Inflation Market Suggests Fed Should Slash Rates, Not Trim Them
(Bloomberg) -- The fed funds futures market is getting aggressive about a 2019 Federal Reserve interest-rate cut, with one now priced in as if it’s all but assured.
But that’s nothing compared with the message from traders of inflation-linked Treasuries. Pricing in these markets suggests Fed policy makers might need to take drastic action with monetary policy if they’re serious about meeting their inflation mandate.
The central bank’s inflation target is 2%. But the Treasury breakeven rate, or investors’ expected inflation rate as deduced from yields on various U.S. government bonds, implies this figure will languish around 1.4% over the next five years, according to Martin Hegarty, a former BlackRock Inc. managing director who recently joined Garda Capital Partners LP.
“We’re priced for one cut by the end of the year, and my view is that if this inflation profile that’s priced by the market turns out to be correct, we need to price in more,” said Hegarty, a fixed-income portfolio manager specializing in inflation markets.
The Fed’s preferred inflation measure, which hasn’t been at or above 2% since October, was 1.5% in the last tally. In January, the Fed cited subdued price pressures as a bar to further rate hikes, which emboldened traders to position for an easing cycle. They briefly trimmed those bets following Fed Chairman Jerome Powell’s comments in March that the factors weighing on inflation could be “transitory.”
Traders of fed funds futures are currently positioning for a rate cut of just over 25 basis points this year. Hegarty says that by the inflation market’s reckoning, the Fed may need to slash its policy rate by as much as 75 basis points. And that view may be gaining traction, as recent activity in eurodollar contracts show some bets on the policy rate falling by that magnitude by the end of 2019. Weaker-than-expected retail sales data Wednesday added further weight to bets on easing.
This super-dovish market call arises with the latest deterioration in U.S.-China trade relations, as investors have focused on the economic risks of a bitter and protracted dispute between the world’s two largest economies. Some see a hit to growth dragging inflation lower, and that view seems supported by the recent decline in breakevens.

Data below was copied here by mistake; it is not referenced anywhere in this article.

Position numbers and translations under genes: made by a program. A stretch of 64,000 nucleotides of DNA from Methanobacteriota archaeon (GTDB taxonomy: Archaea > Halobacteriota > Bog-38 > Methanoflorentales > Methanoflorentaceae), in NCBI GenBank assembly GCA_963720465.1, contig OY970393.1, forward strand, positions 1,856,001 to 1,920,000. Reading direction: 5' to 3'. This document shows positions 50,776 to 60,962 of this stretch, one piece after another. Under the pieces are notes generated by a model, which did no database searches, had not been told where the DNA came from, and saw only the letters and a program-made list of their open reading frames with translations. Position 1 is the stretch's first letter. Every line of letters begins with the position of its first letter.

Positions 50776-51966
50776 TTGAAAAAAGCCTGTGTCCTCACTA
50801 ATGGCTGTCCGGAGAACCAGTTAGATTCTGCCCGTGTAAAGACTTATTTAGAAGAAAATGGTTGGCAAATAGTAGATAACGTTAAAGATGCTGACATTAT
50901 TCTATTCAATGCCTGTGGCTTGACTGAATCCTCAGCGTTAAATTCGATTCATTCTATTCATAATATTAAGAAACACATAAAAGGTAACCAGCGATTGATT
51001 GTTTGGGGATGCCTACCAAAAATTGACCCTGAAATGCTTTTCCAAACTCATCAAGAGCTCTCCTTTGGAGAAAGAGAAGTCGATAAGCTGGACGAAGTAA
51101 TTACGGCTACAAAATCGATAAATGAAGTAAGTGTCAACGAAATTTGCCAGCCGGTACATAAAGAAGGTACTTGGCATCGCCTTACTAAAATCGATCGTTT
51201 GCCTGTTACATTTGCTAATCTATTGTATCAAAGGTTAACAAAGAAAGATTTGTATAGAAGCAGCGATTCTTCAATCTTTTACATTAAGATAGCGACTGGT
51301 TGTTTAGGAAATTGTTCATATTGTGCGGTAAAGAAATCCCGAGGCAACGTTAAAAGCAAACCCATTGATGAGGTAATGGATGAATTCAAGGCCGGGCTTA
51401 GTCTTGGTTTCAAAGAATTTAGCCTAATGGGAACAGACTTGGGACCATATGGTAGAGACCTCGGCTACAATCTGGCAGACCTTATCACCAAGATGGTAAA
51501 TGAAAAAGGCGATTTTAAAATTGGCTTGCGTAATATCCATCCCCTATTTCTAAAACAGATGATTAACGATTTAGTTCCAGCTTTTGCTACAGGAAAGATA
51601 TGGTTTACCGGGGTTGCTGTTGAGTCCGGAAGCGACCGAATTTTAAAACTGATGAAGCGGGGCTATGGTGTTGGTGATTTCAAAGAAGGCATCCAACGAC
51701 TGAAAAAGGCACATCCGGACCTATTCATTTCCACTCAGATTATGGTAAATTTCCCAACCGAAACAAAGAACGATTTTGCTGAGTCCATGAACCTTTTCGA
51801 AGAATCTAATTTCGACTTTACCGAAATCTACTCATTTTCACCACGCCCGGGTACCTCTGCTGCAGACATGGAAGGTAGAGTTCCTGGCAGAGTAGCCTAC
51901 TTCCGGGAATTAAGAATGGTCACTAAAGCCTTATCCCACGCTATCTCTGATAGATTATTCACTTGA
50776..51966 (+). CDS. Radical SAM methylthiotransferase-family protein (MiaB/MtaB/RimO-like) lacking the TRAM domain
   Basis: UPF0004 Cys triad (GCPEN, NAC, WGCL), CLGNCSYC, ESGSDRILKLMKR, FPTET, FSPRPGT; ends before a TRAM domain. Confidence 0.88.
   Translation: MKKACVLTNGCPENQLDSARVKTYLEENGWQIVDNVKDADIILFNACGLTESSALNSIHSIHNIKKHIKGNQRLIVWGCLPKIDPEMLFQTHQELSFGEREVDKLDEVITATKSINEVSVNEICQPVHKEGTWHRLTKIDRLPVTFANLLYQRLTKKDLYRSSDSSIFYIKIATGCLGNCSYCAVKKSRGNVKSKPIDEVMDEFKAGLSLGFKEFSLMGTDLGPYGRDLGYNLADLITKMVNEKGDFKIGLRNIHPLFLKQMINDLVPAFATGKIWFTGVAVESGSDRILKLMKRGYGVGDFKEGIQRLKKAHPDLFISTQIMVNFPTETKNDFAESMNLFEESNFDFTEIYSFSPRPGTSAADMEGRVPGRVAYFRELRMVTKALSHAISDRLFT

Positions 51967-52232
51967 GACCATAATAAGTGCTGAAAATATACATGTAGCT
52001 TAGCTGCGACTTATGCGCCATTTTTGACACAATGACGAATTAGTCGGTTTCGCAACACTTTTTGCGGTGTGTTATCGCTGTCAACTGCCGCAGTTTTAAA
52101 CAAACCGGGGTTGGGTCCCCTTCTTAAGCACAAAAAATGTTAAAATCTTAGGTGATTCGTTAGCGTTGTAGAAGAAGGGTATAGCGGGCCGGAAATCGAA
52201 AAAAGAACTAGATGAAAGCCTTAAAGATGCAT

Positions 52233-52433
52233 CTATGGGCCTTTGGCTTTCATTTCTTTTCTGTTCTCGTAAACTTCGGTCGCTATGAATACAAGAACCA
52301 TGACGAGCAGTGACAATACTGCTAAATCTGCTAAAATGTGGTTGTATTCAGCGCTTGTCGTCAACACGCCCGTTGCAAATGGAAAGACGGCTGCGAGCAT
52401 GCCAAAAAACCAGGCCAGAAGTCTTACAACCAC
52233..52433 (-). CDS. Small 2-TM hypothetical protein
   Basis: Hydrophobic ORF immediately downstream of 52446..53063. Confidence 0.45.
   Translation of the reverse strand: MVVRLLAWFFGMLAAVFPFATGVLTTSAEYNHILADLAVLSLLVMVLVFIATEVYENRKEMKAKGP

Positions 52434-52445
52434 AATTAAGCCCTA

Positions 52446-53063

Morgan Stanley economists say that while they don’t think weak inflation alone will persuade the Fed to cut, a 50-basis-point rate reduction is likely if tariffs stay in place for three to four months and cause a material deterioration in growth.
So far the Fed is showing no inclination for such action. Fed officials speaking publicly haven’t countered Powell’s statement in March that they’re “comfortable” with current policy, and Kansas City Fed President Esther George said Tuesday that she doesn’t see a case for a rate cut.
Economists at Goldman Sachs Group Inc. over the weekend focused on the possibility that price pressures will grow, estimating that the latest U.S. tariffs could boost core personal expenditures inflation -- a metric the Fed follows -- by about 0.2 percentage point. That rises to 0.5 percentage point if the U.S. delivers on its threat to impose additional levies. Boston Fed President Eric Rosengren voiced a similar opinion Tuesday, saying that the new tariffs, if sustained, could eventually harm growth and fuel inflation.
Hegarty’s own positioning aligns with this vaguely stag-flationary outlook, in which growth slows as inflation picks up. In his view, the prospects for slower growth and slightly faster inflation “are being mispriced by the market.” Because of that, he’s invested in short-dated U.S. real yields and inflation-linked bonds, and looking ahead to the Fed’s review of its inflation-targeting regime in June for further guidance on how committed policy makers are to corrective action.
©2019 Bloomberg L.P.